Planning A Trip Somewhere Warm? Don’t Make This Packing Mistake

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Coco Shop

Ask anyone who lives in a cold climate and they’ll tell you that winter’s frigid weather is really only tolerable during the holiday season when there’s the distraction of festivities. Once January hits, it’s an uphill battle toward spring (from a temperature perspective, at least). Unsurprisingly, a popular activity during this time of year is to book a vacation in a tropical climate. Destinations like the Bahamas and Mexico are beautiful year round but especially enticing when your space heater is working overtime and you can’t bear the sight of your giant puffer coat any longer. If you’ve already booked your warm-weather vacation (congrats), you might have realized that traveling from a chilly environment to a humid locale makes dressing and packing for a beach vacation even more of an obstacle.

For example, if you’re departing New York City on a day that’s 20 degrees, you simply have to wear a coat to the airport. But once you arrive at, say, Antigua, that coat is going to feel like your own personal sauna. Thankfully, there are experts who know a thing or two about warm-weather vacations during winter, like Coco Shop founder Taylor Simmons and celebrity stylist Tara Swennen (whose clients include Kristen Stewart and Allison Janney). Ahead, get the download on their dos and don’ts surrounding the topic, and shop any vacation pieces your suitcase might be missing.

Do: Adopt a Travel Uniform

You’ve heard it before but it warrants repeating: a travel uniform is the key to no-fuss flying. If you have a general idea of what to wear on the way to your far-flung destination, you’ll always have one less thing to stress about. “I have a travel uniform: beige flats, white or off-white denim, and a striped t-shirt underneath a turtleneck sweater and jacket,” Simmons says. “Your feet might be chilly in the beginning, but you can take off your sweater and jacket when you land and look cute and comfortable as you deplane. It has never failed me.”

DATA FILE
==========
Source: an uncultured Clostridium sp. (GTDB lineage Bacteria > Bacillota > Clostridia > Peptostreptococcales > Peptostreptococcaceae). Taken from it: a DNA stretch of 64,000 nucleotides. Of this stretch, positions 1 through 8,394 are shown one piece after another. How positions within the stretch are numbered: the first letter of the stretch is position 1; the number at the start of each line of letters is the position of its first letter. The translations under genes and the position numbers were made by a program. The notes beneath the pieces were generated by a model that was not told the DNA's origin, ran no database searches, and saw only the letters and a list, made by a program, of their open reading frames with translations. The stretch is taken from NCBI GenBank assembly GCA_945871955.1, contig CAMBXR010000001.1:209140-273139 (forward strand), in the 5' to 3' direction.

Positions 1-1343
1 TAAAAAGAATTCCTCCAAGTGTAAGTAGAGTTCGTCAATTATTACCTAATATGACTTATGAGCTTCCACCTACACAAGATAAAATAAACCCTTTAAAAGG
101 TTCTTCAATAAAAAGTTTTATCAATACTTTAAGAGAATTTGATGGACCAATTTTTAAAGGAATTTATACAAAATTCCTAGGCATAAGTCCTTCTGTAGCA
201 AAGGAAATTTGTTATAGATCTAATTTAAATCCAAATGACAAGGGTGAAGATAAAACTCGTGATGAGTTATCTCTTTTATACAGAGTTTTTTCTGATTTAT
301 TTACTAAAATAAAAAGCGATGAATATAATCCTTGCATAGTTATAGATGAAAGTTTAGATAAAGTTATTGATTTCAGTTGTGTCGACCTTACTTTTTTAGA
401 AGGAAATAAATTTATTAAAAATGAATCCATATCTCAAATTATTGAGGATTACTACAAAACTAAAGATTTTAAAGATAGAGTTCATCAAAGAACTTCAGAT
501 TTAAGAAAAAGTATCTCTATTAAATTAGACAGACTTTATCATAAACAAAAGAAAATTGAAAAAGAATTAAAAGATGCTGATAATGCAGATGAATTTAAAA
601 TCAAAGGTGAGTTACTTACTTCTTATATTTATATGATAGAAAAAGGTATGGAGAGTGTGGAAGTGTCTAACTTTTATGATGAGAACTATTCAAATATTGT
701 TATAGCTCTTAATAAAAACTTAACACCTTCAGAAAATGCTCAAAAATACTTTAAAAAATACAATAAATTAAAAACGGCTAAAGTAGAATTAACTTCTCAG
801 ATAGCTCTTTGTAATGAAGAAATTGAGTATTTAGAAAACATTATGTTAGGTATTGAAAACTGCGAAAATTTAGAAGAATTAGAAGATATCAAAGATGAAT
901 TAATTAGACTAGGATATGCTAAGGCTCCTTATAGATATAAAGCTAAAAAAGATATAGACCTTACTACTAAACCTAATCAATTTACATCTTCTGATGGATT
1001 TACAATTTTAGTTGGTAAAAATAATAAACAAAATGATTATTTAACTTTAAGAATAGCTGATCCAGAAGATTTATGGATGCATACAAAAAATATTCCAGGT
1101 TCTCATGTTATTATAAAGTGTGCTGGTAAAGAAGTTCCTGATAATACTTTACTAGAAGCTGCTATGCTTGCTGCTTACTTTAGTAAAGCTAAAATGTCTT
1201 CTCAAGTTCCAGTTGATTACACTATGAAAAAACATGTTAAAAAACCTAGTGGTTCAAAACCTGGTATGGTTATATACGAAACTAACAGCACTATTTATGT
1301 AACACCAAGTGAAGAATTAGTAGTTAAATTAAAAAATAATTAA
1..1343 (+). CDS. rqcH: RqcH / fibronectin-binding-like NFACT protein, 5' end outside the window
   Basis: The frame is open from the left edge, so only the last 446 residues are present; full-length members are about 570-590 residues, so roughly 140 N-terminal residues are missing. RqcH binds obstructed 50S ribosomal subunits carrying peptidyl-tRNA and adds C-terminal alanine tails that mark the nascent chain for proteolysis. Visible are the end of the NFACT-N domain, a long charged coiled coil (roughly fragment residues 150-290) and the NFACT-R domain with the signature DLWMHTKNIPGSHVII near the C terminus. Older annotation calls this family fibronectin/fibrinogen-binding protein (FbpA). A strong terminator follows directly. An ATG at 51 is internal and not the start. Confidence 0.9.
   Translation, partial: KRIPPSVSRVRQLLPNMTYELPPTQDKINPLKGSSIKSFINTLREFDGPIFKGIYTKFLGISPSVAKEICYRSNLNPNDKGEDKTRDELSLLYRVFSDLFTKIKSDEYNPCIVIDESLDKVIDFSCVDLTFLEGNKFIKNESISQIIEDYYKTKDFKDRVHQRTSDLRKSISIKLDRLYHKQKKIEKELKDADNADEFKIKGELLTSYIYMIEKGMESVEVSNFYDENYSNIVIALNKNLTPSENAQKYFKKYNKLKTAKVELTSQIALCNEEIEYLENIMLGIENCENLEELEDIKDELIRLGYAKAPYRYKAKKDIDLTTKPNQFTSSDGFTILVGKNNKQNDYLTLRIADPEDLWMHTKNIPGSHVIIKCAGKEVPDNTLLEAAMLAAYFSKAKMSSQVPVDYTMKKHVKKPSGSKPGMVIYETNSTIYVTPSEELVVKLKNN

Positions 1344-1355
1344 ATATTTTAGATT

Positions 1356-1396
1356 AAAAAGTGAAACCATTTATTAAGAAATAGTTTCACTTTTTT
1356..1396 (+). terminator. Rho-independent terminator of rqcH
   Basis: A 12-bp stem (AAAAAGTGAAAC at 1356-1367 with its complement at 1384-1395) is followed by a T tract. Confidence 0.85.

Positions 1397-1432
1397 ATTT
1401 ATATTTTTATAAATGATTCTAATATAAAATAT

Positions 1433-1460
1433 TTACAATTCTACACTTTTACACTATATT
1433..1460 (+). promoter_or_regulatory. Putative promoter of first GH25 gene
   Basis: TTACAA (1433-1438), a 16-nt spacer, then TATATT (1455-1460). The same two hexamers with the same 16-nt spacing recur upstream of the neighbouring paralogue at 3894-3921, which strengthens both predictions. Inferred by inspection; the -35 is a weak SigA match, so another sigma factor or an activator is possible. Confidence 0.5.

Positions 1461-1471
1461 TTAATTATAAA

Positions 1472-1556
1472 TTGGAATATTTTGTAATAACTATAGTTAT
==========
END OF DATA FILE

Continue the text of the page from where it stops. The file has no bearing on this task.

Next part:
Don’t: Underestimate the Importance of Fabrics

The biggest sartorial fumble you can make while on a warm-weather holiday is to have clothing that doesn’t breathe. “For warmer climates, opt for cotton, linen, or rayon as these are light and airy fabrics that dry easily, absorb sweat, tend to be somewhat wrinkle resistant, and most importantly will keep you cool,” Swennen says. "Lightweight and airy jumpsuits or maxi dresses make putting together an outfit quick and easy.”

Do: Go Big On Clothes

If you’re the type of person who is content with packing a small handful of items for your tropical vacation, by all means, keep things minimal. But if you live for a look, Simmons says to focus your packing attention away from accessories and toward the actual clothing. “I go big on clothing — big dresses, wild dresses, lots of dresses, some sets,” she says. “With separates, I never feel like I pack quite the right coordinating option, but in a dress, I feel put-together and elegant in the two minutes it took me to get ready. I bring a selection of earrings, too, because they take little space in my carry-on and can update a dress.”

Don’t: Overpack Shoes

Both experts agree: you don’t need that many pairs of shoes. “Don't overpack shoes. Try and choose a great sneaker, one or two flip-flops, one heel if needed,” Swennen says. Simmons notes that she seeks efficiency and versatility in her vacation footwear selection.“I bring one or two great, beige sandals to go with everything I’ve packed.”

Do: Wear Your Heaviest Items On the Airplane

You’ll most likely be doing this anyway because you’ll be transferring to the airport in cold weather, but Swennen recommends keeping your heaviest items on your person to avoid overweight luggage. Besides, planes are infamously cold, so it will be nice to have an extra layer or two for the journey there and you can easily tuck them in your bag once you’ve landed.

Don’t: Bring a Hat

Straw hats for vacation are, in theory, a good idea. But realistically, they’re not worth the hassle. “Leave behind your straw hat (unless it's a really special one),” Simmons says. “I find that they are always harmed in my suitcase or the overhead or they make the trip a pain in my lap. You can easily find one when you arrive at your destination.” Or, try a baseball cap or soft bucket hat which will more easily squeeze into a suitcase.

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